TV, radio, and cell phone apps are only going to be as good as the transmitter towers. Don't focus on those to the exclusion of preparing yourself to spend a week or two without contact with the outside world. It's better to have family and friends worry about you needlessly than for you to not make it through because you stocked batteries rather than peanut butter. The key is to make that needless worry.

Stuff You Should Have

Food for two weeks, eating lightly; a recurring source of food like laying hens is ideal. You can't count on a garden because disasters can happen at any time of the year.

A supply of fresh, drinkable water (and a good camping water filter, just in case). A bucket or two to keep water in. A hand pump if you need to bring water up from underground. You can't store this much water in containers; you will need a gallon of water per person per day, which works out to 140 gallons per person in two weeks. Storing that much water in a barrel (actually three, per person) is not ideal: water in containers tends to breed bacteria. Unless you actually live in the desert, look for places where you can find running water near your house, which you can gather in buckets and filter. Practise using the filter until you can do it in the dark.

Warm clothing including extra pairs of socks, gloves or mittens, and hats for each member of the household, and a blanket for each dog or cat. Know how cold it gets at night in the winter, and prepare to live outside in that. Animals have fur, but they do get cold, too.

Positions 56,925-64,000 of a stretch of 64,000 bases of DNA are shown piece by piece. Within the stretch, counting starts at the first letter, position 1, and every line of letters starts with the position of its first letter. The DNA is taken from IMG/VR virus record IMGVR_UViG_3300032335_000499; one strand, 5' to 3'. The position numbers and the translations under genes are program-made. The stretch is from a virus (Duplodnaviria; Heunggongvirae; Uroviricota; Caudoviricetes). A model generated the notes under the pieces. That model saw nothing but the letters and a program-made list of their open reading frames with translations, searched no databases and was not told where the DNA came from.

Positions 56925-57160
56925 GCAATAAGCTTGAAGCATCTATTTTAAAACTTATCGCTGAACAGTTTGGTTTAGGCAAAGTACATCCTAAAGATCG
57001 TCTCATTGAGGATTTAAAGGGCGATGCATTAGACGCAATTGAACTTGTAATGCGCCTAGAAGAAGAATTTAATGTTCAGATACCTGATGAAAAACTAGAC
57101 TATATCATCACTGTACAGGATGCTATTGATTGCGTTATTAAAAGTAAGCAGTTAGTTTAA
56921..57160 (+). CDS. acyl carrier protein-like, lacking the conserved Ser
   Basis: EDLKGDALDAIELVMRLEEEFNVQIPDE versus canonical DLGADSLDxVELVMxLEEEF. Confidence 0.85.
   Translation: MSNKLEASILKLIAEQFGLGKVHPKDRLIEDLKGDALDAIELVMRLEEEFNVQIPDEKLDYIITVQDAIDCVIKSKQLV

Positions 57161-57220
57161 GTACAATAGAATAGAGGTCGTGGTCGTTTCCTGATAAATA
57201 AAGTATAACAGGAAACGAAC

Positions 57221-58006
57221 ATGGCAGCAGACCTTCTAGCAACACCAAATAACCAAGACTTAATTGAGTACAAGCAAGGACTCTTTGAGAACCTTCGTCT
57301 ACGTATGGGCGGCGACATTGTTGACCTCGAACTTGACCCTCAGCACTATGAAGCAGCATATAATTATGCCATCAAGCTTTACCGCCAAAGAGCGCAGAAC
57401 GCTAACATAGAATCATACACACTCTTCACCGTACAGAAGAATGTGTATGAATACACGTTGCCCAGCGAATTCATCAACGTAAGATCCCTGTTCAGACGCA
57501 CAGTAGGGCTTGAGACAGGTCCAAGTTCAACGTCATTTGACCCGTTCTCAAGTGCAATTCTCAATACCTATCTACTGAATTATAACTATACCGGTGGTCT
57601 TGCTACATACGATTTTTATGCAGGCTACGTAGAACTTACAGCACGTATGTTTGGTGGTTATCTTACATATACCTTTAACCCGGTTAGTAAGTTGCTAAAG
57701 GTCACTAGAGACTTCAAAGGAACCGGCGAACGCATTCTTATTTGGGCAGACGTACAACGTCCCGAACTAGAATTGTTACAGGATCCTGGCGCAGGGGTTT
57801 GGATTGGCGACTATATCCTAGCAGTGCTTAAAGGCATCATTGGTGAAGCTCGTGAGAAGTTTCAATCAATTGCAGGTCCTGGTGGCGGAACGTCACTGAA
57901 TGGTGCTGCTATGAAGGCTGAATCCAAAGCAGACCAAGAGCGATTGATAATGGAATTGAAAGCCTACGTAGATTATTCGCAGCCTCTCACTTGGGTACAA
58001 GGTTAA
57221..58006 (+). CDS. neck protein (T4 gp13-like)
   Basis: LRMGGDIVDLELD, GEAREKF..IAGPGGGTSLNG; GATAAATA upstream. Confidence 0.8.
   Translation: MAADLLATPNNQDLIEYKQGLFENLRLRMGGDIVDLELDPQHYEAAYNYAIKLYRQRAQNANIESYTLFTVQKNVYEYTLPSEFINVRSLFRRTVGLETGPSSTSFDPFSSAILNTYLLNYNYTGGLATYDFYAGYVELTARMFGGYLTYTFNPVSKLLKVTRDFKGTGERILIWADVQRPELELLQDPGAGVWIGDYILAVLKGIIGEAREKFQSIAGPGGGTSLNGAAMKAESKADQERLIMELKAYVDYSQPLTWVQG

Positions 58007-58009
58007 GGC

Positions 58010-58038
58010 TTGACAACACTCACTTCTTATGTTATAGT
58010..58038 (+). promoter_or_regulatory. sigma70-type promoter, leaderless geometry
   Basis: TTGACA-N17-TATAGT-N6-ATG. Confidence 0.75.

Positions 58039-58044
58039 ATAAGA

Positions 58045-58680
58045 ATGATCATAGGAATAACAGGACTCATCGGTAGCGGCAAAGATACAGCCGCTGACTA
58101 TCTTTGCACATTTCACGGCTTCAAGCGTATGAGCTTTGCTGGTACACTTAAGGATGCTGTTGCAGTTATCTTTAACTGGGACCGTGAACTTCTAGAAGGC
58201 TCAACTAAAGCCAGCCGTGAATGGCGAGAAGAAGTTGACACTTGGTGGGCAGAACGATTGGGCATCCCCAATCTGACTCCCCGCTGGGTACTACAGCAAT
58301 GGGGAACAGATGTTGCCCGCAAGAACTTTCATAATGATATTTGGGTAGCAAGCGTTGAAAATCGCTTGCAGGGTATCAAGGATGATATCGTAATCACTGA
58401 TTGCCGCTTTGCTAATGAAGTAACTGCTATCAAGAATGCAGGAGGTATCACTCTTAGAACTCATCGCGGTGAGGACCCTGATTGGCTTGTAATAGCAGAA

Toilet paper for you, kitty litter for any cats. I also include a couple boxes of tissues, because being in the cold gives me a runny nose. Staying clean and wiped up protects you from disease. Some people believe that toilet paper is the hallmark of civilization. Have some plastic bags on hand, because disasters always happen in the worst weather, and soaked toilet paper will make you cry hysterically. You need to hold it together.

Some form of shelter from rain and cold, and if you have pets, restraint to keep them from running away because animals always choose to run away when you just need them to sit there and behave, dammit.

A safe place to start a fire for heating water and for warmth. Plus firewood, or a plan for what you will burn instead (like an unstained or painted fence, or a tree you're willing to sacrifice). Keep in mind that you will use a lot more wood than you think you will. A camp stove is also nice for cooking, and a bit easier for the camping newb to handle.

Fire extinguishers, several of them. The biggest risk after an earthquake is fire. Especially if you are warming yourself up with a fire.

First aid kit that can handle fairly severe injuries, since you are unlikely to be able to easily get medical care for anything other than major injuries.

Tools: shovels, hammers, pry bars. A chain saw if you are likely to have to cut apart a downed tree. And axe for wood. A saw for whatever cutting that needs doing. Nothing that requires electricity. If you have gas-powered tools like chainsaws or generators, make a habit of keeping a can of fuel for them around, refilling it as soon as you refill the tool.